It’s a really gorgeous city, too, taking the stylised minimalism of the tactical bits and ramping it up to ever lovelier proportions. Buildings are bright neon wireframes, while squads and other entities are glowing spheres roaming the roads. It’s a nice expansion on the game’s rather tasty look, and it beautifully evokes Frozen Synapse 2‘s future-tech-meets-internet-meets-post-cyberpunk aesthetic.
All of your strategic choices in Frozen Synapse 2 focus on the factions and the objectives (mysterious relics, by and large). Pretty much everything you do will shift the balance of power and the relationships between said factions. One might request you attack another; an angry third may mount an assault on your home base.
This provides a really good link between the tactical missions and makes both your squads and your missions feel like your own. Okay, maybe one mission has gone horribly wrong and you need to evacuate your last few troops. Fine. Or maybe it’s absolutely critical and you simply have to take the losses. If so, you’re weakened until those soldiers are regrown in their vats. Better hope there’s no Sonata incursion or a base invasion in that time.
Of course, there’s plenty of opportunity for sneaky maneuvering. You’re not the only one after Sonata’s relics, so you don’t have to defeat every incursion yourself. If you feel your military strength is a tad weak, you can allow one of the other factions to swoop in and claim the relic… and then ambush their injured forces as they return to base. You can blockade roads, intercept squads, and fight it out in every building and every street in the sizeable city.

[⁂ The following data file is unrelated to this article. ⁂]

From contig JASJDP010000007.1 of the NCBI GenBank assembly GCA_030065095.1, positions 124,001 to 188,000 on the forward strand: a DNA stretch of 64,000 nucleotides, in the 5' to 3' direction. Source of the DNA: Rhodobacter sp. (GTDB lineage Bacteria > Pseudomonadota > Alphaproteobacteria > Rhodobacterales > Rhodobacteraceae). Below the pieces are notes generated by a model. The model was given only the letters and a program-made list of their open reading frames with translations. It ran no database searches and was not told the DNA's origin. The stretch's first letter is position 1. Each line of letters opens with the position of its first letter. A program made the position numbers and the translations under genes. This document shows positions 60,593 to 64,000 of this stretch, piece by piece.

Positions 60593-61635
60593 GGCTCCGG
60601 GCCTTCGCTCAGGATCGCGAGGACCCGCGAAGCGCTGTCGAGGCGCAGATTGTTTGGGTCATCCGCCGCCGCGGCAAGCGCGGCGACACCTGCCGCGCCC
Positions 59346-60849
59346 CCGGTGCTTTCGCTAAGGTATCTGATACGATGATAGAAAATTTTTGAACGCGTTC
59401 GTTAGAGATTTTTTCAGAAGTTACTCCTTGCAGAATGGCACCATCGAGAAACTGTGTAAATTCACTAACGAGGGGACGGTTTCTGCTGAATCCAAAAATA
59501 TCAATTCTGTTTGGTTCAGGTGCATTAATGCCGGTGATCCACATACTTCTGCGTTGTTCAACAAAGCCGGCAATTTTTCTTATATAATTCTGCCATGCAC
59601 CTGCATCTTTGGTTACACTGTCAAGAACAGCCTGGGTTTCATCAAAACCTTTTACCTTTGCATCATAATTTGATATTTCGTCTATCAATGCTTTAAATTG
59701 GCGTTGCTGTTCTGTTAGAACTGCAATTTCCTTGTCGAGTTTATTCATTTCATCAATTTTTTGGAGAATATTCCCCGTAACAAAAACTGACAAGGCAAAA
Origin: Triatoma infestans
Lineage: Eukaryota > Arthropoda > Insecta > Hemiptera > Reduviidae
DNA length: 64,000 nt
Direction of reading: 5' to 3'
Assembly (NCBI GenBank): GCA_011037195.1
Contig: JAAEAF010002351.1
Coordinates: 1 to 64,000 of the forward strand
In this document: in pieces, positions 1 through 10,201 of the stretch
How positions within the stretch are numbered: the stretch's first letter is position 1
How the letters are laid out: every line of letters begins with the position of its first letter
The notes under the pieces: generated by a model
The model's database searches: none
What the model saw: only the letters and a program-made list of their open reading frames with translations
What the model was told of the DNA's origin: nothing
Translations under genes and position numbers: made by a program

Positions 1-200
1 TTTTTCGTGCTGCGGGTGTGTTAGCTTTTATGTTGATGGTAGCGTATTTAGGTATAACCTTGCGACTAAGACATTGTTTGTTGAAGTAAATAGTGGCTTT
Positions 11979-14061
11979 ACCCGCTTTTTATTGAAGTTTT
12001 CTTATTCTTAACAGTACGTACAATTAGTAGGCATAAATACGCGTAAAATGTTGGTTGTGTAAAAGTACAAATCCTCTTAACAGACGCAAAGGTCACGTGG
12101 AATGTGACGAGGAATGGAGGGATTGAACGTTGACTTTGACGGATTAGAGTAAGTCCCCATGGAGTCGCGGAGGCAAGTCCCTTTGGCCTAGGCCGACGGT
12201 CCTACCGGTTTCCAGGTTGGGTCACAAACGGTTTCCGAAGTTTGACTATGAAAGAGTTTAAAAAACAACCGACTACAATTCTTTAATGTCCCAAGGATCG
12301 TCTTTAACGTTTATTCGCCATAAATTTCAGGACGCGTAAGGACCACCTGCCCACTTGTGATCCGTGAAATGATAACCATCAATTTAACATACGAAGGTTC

You’ll make a lot of enemies doing this, and districts will start wondering why they’re funding you when other factions are keeping their territory safe from Sonata, but you’ve got a much higher chance of success in the short term. The whole thing is a strategic see-saw which you can further tip in your favor through purchases of services (silencers for your weapons, faster vehicles for traversing the map), investments, or outright bribery.
Heating Things Up
Also nice are the plethora of game modes available in Frozen Synapse 2. Story Mode focuses on you defending the city from the Sonata incursions. A city sandbox mode removes all the plot-essential stuff and just focuses on the fight over the relics. There’s a bevy of multiplayer modes, which can be played over the course of days thanks to email notifications. And there’s a neat One Turn mode. All of this helps round out the package.
Still: this is a preview build, and there are problems, though nothing huge barring a couple of crashes. Unfinished lines of text, strange pathfinding behavior with curved or destroyed walls, and enemies happily wandering into toxic grenades. I expect this from a preview build, but it’s still worth noting. (Update: Those I’ve been able to easily check have mostly been fixed since updating to a review build.)
Considering how long I’ve been waiting, I’m still suitably impressed with Frozen Synapse 2. The strategic layer adds to both the atmosphere and to the actual strategic and tactical choices on offer. It’s more ambitious than I expected, with new tactical options from the new units and terrain, and I’m particularly keen to see how all of this mixes up multiplayer.
In short, if you’ve been sitting around waiting for Frozen Synapse 2 since 2016, fear not. You’ve been waiting for your turn for a while now, but Mode 7 is nearly ready to press Prime.
Preview based on code supplied by Mode 7 Games. Frozen Synapse 2 is due out on Thursday, September 13.